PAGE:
The Wrong Way To Prepare for (An Unpredictable) Future

Kenneth Harry Olsen was born on February 20th, 1926
He began his career working in a machine shop and fixing radios in his basement as a child gave him the reputation of a genius.
Olsen then went to study electrical engineering at the Massachusetts Institute of Technology where he earned a BS in 1950
In 1957, Olsen and an MIT colleague, Harlan Anderson, decided to start their own company.
They started the Digital Equipment Corporation (DEC), a business that became one of the most successful companies between the 1960s and 1980s,
I mean, in 1986, Fortune Magazine named Olsen “America’s most successful entrepreneur”, to tell you how successful he was.
And since we all love to listen to successful people, in the year 1977, Ken Olsen was invited to speak at the World Future Society.
While talking, this is what Olsen said about computers………
“There is no reason for any individual to have a computer in his home”.
Olsen probably thought we’ll never have a future of personal computers but today we have more than 2 BILLION PC in the world.
Though Ken Olsen later alleged that he was quoted out of context but think about this;
One of the ways people prepare for the future is by trying to know what the world would look like, at least in the next 10 years.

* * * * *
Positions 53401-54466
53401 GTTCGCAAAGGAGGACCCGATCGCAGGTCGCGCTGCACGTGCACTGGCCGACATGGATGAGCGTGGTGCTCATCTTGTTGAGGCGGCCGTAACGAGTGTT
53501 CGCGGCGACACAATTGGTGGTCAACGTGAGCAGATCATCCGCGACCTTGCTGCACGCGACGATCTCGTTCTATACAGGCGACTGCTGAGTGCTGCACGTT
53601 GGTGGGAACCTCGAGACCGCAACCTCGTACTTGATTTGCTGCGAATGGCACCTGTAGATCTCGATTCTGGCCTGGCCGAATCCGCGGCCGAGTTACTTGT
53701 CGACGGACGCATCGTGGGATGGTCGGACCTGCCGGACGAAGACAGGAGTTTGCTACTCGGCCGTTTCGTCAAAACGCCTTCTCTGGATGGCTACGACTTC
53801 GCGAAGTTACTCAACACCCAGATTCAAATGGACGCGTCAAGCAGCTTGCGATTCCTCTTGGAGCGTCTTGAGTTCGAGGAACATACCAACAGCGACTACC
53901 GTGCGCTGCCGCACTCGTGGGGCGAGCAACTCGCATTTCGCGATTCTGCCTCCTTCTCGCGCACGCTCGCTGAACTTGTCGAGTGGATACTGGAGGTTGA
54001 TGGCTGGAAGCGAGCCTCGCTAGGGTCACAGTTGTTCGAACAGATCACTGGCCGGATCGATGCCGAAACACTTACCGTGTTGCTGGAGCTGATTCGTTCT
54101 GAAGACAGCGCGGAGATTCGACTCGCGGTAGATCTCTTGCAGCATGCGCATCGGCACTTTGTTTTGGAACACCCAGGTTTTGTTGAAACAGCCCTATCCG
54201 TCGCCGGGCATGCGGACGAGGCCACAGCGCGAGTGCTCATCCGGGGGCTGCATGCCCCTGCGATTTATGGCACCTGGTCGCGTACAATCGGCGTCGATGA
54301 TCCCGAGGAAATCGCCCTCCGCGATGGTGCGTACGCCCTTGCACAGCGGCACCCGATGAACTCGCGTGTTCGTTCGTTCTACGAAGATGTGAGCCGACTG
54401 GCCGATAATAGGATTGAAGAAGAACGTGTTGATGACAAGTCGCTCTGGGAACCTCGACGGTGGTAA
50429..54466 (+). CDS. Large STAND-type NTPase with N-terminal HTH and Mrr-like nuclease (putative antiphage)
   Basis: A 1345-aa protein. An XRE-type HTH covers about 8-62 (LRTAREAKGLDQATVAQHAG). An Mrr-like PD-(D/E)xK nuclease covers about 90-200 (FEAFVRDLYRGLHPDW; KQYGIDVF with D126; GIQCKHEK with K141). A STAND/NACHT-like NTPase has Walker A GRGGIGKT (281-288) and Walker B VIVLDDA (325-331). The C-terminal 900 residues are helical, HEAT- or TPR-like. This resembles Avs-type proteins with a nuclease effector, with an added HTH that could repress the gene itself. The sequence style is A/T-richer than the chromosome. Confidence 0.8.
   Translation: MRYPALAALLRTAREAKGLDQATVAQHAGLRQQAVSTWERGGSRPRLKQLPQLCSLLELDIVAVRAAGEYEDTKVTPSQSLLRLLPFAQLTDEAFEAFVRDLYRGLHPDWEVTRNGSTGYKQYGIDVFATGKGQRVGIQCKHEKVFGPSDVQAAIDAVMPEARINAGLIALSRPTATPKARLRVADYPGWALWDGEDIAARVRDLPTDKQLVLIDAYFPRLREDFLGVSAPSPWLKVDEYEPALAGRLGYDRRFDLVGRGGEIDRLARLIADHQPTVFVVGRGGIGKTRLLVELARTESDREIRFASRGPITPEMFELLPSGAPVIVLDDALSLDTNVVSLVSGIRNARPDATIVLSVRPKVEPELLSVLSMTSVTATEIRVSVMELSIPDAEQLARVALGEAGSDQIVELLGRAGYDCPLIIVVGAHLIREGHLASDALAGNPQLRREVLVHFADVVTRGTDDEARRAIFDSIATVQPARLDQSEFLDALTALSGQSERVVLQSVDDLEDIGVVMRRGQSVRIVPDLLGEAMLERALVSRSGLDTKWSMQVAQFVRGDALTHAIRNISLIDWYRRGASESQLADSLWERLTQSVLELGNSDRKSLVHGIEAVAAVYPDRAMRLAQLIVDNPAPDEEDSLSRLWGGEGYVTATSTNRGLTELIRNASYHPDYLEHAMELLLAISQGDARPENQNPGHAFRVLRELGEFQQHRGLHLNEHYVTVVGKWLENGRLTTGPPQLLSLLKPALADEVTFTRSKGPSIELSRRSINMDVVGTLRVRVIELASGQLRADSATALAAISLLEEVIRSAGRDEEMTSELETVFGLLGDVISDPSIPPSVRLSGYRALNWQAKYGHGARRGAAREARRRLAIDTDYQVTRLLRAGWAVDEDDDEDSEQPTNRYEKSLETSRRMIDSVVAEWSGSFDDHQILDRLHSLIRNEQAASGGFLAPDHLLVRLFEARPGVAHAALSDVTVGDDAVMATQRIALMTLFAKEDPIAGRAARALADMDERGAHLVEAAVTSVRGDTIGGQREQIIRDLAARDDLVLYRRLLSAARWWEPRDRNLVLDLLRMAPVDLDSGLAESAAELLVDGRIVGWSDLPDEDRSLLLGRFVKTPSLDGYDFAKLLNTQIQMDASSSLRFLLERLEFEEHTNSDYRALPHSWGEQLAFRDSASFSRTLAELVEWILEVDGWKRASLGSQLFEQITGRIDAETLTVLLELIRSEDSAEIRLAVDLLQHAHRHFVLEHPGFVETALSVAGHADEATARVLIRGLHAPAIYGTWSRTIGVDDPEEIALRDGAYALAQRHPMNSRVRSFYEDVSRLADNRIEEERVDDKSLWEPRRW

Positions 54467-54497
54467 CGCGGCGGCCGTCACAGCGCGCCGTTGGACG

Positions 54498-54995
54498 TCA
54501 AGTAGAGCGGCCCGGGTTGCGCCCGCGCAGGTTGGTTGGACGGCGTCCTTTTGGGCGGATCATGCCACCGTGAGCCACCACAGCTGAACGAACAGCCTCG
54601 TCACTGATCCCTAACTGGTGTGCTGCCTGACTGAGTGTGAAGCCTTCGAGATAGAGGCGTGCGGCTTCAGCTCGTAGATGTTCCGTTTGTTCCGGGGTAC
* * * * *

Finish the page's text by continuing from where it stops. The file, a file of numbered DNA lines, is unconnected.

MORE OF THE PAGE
That’s why blog posts like these are popular;

After reading the blog posts, we also turn to the geniuses among us.
This guy;×1400/filters:format(jpeg)/ this guy,×720/match/image.jpg or anyone who uses glasses;×396/1400×1050/filters:focal(0x104:438×396):format(jpeg)/
If you think about it, it sounds good.
I mean, if I can know the skills and the businesses that will be in vogue in the next ten years, I can prepare myself and that can make me rich or successful.
Nobody knows what the next 5 years would look like, not even the smartest people among us. (editor should take the images of the above people and cross it X one after another, fast)
Yes, some experts can guess.
They can predict and even sometimes a few of their predictions may come true but that’s because even a broken clock is correct twice every day.
In the real sense of it, none of us knows what the next 10 years would look like, so you can’t prepare for your future by trying to figure out what the world would look like, which technologies would be in use or what people would want to buy in the next 10 years.
Forget all the noise about Bitcoin, Artificial Intelligence, or other technological predictions.
A few legislations, newer technologies, or new inventions can alter anything and everything so it’s not a good idea to plan for your future based on what is likely to change.
Instead, the best way to prepare for your future is to think about things that WILL NOT change in the next 10-20 years.
Every industry has things that would not change and things that are likely to change.
People who are highly skilled in things that would remain constant will always win, regardless of what changes.
I’ll give you some examples.
Because I’ve built one of the most successful YouTube channels in the world and I refuse to use other social networks, one of my friends asked me, “What if YouTube disappears tomorrow?” and that’s a good question.
But this is how I think about it;
In the content creation industry, we have Constants and Variables (if that’s the best way to say it)